Then yesterday Cal got very sick. A doctor friend said it probably came on too quickly to be toxoplasmosis. It’s probably just whatever’s going around. I prefer to blame the cat.

Did I mention that the cat spent all day yesterday stalking the church building, trying to get in again. Cats are a plague. But they’re nothing that a .22 couldn’t handle. Heh, heh.

Actually, I’ve never fired a gun. But a girl can dream...

P.S. Hey, guys, thanks for breaking the 10,000 hits mark!

Thursday, March 11, 2010

Spring Break, part two

We had a great time at the Frist Center. The paintings, especially the Pre-Raphaelites were exquisite. And they had a fabulous Dutch “vanity” painting. After the Reformation came to the Netherlands, much of the painting of the time period changed. Instead of the Madonna and child, you get emotional paintings of every day people and things. And you get the vanity paintings, which are among my favorites besides Vermeer. In these paintings the painter would paint much of the beauty of things—food, possessions, especially the trinkets of the wealthy. And then amongst these trinkets the painter would include something very different. Sometimes it was as simple as a broken glass or times a skull. The viewer was supposed to remember the brevity of life and not be caught up with accumulating possessions. At any rate, Ariel found it first—a skull tucked in the far left corner. And there was a beautiful orb that contained a reflection of the painter. Fun, fun. The only downside to the exhibit is that the collector that amassed this huge

collection had a predilection for nudes. They were everywhere—Jacob said, “Why are there so many paintings of naked people?” Though, Jake’s been to lots and lots of museums so the nude isn’t a great surprise. The other bummer is that they wouldn’t allow us to take any photographs. (No, I wasn't planning on taking pictures of the nudes. Only the Pre-Raphaelites.) I was really bummed. A lot of museums allow photography as long as you don’t use a flash. But they didn’t. However, I did get a shot of the building that housed the museum. It’s an old central post office that was build in the Art Deco style and it was fantastic—like being in a Jeeves and Wooster set in New York City.

The Frist also had an ancient Greek exhibit. They had scads and scads of urns. *Yawn* And they had a cool Corinthian helmet—looked very Spartan. Again no pictures though. One other cool thing. They had a Greek gods personality test. I turned out as Athena. Oh yeah, the goddess of wisdom! Cal was Odysseus (more hero than god). Someone else in the family came out as Polyphemus (cyclops). Guess who?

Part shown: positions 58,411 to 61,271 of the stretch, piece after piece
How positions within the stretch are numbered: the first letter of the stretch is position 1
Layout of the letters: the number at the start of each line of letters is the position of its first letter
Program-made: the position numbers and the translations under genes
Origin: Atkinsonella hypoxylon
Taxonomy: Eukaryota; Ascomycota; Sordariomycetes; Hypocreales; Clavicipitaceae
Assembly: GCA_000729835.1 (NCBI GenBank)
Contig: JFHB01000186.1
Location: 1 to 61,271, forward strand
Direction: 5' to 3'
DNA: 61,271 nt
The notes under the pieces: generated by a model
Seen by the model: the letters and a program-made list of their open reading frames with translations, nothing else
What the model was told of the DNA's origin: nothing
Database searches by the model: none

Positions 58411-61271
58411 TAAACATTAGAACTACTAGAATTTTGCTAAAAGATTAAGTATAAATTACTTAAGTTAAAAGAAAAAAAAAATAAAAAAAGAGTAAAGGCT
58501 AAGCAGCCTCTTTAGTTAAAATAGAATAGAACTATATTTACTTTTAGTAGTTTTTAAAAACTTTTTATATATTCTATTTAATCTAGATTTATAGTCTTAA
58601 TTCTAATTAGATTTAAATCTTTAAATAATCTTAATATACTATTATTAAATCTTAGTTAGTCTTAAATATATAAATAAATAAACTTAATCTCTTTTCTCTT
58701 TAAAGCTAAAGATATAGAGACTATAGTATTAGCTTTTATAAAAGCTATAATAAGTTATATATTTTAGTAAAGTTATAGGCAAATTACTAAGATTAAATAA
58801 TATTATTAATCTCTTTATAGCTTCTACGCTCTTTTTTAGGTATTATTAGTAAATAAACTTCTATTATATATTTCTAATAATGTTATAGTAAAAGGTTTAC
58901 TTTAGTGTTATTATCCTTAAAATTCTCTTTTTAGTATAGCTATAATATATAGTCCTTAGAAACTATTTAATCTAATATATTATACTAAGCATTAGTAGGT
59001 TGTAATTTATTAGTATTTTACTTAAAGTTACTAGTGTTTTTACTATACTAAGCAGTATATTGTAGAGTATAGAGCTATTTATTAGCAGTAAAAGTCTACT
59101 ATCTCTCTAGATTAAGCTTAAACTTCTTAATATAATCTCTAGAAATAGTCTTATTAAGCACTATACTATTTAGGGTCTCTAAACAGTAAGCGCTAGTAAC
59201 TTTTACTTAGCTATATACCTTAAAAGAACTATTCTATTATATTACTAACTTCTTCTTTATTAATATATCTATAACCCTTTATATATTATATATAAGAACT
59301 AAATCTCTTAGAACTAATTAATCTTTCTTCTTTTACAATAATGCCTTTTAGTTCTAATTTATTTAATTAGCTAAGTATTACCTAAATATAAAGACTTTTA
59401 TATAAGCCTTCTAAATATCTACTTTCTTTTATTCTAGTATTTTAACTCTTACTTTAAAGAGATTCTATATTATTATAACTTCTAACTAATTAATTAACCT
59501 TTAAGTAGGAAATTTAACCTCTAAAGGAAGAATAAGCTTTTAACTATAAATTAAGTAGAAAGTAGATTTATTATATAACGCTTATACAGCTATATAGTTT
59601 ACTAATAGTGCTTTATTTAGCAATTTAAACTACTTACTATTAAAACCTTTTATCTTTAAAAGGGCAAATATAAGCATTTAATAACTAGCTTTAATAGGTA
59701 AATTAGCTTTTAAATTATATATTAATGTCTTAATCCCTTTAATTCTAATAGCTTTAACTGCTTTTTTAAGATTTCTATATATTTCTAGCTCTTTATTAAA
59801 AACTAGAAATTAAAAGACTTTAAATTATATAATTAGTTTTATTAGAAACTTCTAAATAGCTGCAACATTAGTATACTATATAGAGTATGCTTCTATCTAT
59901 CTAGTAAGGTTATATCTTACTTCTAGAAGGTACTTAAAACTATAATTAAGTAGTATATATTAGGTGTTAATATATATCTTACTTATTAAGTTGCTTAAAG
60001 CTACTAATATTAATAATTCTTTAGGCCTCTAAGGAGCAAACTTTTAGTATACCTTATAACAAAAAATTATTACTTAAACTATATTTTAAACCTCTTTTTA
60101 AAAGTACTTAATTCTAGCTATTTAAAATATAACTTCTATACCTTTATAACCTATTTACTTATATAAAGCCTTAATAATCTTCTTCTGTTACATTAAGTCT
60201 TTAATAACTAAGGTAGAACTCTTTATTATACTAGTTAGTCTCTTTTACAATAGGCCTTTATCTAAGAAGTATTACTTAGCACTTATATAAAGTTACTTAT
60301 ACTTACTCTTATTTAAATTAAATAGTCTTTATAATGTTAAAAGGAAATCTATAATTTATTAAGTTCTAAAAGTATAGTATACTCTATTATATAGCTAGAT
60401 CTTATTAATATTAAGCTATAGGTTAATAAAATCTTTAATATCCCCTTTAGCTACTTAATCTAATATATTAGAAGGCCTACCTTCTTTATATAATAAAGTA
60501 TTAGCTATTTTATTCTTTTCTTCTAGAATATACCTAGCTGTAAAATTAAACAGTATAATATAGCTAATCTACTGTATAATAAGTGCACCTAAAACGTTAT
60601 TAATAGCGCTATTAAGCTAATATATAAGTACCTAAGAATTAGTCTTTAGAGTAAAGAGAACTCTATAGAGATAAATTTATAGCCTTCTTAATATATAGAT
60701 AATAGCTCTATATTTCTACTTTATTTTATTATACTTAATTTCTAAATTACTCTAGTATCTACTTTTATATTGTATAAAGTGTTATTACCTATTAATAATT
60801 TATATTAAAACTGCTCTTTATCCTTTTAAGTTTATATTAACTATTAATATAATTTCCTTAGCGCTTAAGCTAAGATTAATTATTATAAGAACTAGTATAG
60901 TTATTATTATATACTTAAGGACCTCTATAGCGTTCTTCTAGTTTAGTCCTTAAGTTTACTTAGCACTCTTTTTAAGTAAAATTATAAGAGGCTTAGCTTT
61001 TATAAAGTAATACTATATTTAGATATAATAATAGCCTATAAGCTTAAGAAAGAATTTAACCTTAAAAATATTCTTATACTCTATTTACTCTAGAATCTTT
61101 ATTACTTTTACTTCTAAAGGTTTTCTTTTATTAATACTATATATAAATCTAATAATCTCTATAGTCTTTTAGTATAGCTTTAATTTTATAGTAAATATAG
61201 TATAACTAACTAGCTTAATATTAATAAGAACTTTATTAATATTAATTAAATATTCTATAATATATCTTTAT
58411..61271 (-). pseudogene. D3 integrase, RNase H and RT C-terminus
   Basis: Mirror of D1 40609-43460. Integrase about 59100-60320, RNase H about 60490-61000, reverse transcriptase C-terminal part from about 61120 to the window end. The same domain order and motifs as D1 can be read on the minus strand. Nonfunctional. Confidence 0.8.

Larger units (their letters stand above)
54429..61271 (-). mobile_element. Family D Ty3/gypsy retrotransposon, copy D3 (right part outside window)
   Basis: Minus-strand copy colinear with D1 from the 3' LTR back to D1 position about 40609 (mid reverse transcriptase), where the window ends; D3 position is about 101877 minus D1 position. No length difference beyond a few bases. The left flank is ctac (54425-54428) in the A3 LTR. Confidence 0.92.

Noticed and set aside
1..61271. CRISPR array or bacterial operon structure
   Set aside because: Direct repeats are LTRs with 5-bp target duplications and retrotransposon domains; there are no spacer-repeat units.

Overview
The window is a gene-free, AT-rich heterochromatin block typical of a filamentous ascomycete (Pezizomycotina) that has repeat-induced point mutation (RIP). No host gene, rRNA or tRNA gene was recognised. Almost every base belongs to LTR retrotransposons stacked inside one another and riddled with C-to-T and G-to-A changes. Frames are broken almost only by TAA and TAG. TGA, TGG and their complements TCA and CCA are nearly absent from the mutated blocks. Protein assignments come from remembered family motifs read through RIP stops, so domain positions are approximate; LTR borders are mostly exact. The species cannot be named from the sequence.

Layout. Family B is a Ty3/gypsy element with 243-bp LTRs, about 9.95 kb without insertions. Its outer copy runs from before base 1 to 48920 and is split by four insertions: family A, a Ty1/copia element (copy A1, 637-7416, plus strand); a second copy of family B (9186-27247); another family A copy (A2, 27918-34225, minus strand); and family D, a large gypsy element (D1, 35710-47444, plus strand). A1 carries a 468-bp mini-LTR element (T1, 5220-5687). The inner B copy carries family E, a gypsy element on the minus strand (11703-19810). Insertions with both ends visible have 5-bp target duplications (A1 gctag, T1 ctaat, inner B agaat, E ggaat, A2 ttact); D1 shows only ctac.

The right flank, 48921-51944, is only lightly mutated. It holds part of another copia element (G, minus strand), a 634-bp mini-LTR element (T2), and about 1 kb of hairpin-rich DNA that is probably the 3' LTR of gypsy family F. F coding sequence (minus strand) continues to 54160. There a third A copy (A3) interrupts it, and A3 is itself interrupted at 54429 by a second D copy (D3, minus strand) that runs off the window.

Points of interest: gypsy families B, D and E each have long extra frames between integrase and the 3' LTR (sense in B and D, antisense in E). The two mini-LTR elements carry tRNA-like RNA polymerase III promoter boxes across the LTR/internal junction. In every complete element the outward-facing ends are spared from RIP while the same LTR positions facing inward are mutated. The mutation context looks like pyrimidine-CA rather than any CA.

Of course, that exhibit was great preparation for our visit to the Parthenon. Nashville has a full scale replica of the Parthenon. The attention to detail is astounding. They made actual casts of the figures on the Parthenon. (Done before the Turks stored munitions in it and blew it up by accident.) They did research—using detailed drawings from the 1600s. I thought the replica would be lame, but it was awesome. And for those of you who saw the Percy Jackson movie, yep that’s the Nashville Parthenon—though they used a sound stage for the inside shots.

Hope you enjoy the pictures.

Here's the Art Deco post office that houses the Frist.

Here's a photo of the pediment of the Parthenon.

Here's a photo of the six of us by one of the columns.

Here's the statue of Athena. It's covered in 23.75 carat gold leaf. In her hand is Nike. Her face is heavily made up. I thought, "The painter went crazy." But, apparently the ancient Greeks thought so of their Athena statue too. Historical evidence says that the ancients complained that she looked too much like a "lady of the evening."

Wednesday, March 10, 2010

Spring Break, part one

Instead of trekking somewhere for spring break, we're staying home and visiting local attractions. Today we became spelunkers and went to Ruby Falls. For those of you who don’t live here, Ruby Falls is a waterfall in an underground cavern.